“If youth is a defect, it is one we outgrow too soon.” ― Robert Lowell
Our Communicator of the Month series showcases individuals who have used communications to work for a better future. In 2014, we’re celebrating poets who have communicated social change through their meter, cadences and rhyme.
Born in the year the U.S. entered World War I (1917), Robert Lowell was one of the nation’s leading poets and an outspoken social activist.
When the U.S. joined World War II, Lowell volunteered for military service, but was rejected because of his poor eyesight. In the next few years, the vision requirements were relaxed and Lowell received a draft notice in 1943.
Deeply troubled by Allied bombing of civilian targets, Lowell was jailed for several months for declaring himself a conscientious objector. During this time, he completed “Land of Unlikeness,” a collection of 42 poems that was revised in 1946 as “Lord Weary’s Castle,” and in 1947 won the Pulitzer Prize for Poetry.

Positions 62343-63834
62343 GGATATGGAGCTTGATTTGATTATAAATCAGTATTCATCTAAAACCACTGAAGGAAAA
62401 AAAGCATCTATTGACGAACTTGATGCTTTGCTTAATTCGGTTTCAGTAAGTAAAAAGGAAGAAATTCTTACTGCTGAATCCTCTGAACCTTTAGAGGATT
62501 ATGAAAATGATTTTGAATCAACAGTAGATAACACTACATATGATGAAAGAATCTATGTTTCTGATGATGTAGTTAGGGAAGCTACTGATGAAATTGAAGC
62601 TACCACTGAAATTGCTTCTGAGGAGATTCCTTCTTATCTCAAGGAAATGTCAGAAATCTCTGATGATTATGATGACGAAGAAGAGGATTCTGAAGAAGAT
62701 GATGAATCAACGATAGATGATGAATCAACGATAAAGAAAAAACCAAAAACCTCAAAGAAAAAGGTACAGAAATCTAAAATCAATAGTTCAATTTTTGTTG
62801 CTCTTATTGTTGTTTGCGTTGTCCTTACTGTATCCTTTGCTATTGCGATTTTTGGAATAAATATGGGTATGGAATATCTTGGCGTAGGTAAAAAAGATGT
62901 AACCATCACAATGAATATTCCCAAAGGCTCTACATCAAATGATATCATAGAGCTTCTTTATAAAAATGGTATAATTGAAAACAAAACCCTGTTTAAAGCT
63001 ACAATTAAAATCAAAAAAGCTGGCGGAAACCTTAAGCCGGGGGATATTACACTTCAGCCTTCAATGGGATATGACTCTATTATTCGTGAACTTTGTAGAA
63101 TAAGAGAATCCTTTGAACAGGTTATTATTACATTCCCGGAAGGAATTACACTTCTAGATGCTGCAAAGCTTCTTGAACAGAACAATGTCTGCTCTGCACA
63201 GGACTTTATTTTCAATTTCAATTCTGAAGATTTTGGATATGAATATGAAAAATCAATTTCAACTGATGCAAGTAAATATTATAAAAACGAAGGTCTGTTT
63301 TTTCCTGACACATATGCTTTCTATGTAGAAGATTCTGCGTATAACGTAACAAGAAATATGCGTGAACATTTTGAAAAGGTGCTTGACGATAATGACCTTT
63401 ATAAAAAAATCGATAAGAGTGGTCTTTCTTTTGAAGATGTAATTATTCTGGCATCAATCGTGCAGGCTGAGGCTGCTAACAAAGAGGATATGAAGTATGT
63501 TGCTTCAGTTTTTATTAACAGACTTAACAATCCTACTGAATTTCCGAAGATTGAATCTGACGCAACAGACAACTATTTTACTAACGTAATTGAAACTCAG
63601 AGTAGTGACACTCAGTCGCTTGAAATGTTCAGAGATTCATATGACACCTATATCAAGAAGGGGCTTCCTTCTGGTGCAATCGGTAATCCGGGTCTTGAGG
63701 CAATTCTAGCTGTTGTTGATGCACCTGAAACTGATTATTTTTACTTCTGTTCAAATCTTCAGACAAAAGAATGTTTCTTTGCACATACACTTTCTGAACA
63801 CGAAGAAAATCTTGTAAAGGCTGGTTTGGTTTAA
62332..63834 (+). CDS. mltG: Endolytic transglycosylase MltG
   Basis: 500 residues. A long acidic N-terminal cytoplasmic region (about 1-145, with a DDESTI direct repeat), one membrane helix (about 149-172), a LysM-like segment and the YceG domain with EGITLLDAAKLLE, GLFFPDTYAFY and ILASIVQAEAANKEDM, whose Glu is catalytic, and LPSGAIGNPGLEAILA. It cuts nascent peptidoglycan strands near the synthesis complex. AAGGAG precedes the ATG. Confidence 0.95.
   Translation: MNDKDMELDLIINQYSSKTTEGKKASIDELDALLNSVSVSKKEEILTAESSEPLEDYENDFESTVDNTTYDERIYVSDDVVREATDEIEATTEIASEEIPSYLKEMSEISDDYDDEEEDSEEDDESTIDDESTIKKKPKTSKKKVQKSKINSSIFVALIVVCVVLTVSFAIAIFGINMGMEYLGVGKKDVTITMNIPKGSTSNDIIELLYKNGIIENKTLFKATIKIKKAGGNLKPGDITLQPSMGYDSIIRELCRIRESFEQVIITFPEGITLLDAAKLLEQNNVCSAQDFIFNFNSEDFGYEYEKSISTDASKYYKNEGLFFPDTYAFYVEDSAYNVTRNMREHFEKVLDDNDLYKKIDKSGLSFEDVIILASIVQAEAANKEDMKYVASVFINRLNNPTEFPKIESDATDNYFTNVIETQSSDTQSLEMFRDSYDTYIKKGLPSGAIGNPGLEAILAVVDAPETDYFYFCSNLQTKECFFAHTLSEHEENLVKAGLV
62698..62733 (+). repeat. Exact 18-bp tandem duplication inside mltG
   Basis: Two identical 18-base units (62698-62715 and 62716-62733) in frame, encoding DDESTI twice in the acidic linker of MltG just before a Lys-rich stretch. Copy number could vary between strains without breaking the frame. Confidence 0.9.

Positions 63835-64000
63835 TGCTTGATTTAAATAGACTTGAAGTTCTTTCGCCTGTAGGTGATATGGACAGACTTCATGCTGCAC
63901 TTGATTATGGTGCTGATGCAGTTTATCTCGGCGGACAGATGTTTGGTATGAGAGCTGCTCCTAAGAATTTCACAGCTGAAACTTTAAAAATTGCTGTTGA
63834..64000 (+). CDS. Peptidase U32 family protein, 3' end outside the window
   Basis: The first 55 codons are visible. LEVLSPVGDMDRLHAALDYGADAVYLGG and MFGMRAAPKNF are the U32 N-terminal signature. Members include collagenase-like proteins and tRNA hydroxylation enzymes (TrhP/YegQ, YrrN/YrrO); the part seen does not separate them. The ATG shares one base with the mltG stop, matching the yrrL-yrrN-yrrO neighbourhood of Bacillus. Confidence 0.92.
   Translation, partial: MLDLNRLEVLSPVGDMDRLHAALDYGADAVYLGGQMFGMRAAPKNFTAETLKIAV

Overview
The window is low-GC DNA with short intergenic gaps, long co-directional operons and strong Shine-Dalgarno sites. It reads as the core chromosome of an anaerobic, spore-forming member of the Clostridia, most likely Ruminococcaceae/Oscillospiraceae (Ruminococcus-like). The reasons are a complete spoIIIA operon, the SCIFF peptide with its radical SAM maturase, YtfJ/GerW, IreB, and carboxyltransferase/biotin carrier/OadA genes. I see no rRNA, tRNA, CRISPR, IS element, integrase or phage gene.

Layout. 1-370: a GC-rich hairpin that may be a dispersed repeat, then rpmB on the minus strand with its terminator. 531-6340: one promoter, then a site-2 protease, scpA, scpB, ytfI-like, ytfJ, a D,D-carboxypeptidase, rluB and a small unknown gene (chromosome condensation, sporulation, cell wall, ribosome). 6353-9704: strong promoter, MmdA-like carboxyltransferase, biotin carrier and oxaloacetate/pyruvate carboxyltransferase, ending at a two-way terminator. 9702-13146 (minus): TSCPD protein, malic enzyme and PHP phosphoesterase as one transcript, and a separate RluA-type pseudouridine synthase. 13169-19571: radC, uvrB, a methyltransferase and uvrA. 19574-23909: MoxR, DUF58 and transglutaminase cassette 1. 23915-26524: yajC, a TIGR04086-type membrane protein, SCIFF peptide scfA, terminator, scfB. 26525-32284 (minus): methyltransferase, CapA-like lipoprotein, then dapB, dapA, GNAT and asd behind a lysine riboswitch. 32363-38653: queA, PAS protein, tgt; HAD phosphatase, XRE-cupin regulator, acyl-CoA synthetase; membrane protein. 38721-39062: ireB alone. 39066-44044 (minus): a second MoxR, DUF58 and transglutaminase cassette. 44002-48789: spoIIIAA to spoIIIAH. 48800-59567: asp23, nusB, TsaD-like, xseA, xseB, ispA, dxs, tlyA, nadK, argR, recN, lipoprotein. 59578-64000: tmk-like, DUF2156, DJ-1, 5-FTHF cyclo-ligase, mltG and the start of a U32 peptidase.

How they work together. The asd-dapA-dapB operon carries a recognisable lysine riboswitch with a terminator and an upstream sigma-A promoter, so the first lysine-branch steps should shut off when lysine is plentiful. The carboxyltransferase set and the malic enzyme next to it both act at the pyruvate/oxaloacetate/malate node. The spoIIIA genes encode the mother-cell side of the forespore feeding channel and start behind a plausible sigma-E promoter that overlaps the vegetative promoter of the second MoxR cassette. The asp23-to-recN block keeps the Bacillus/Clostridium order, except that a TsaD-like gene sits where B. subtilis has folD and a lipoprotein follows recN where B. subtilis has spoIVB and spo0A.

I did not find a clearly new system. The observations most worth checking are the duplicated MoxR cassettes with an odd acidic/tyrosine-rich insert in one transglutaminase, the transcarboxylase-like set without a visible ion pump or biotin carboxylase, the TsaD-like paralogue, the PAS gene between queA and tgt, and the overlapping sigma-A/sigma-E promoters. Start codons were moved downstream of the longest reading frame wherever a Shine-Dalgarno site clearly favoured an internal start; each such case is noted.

In the 1960s, Lowell was socially engaged as a political activist. Although he was friends with Robert Kennedy, Jacqueline Kennedy and Eugene McCarthy, he publicly refused an invitation to the White House Arts Festival in 1965 to show his disapproval of the then-escalating Vietnam War, and participated in the 1967 March on the Pentagon.
In the 1970s, Lowell received another Pulitzer Prize for “The Dolphin,” a collection of love poems. His last book, “Day by Day,” was published in 1977, the year of his death.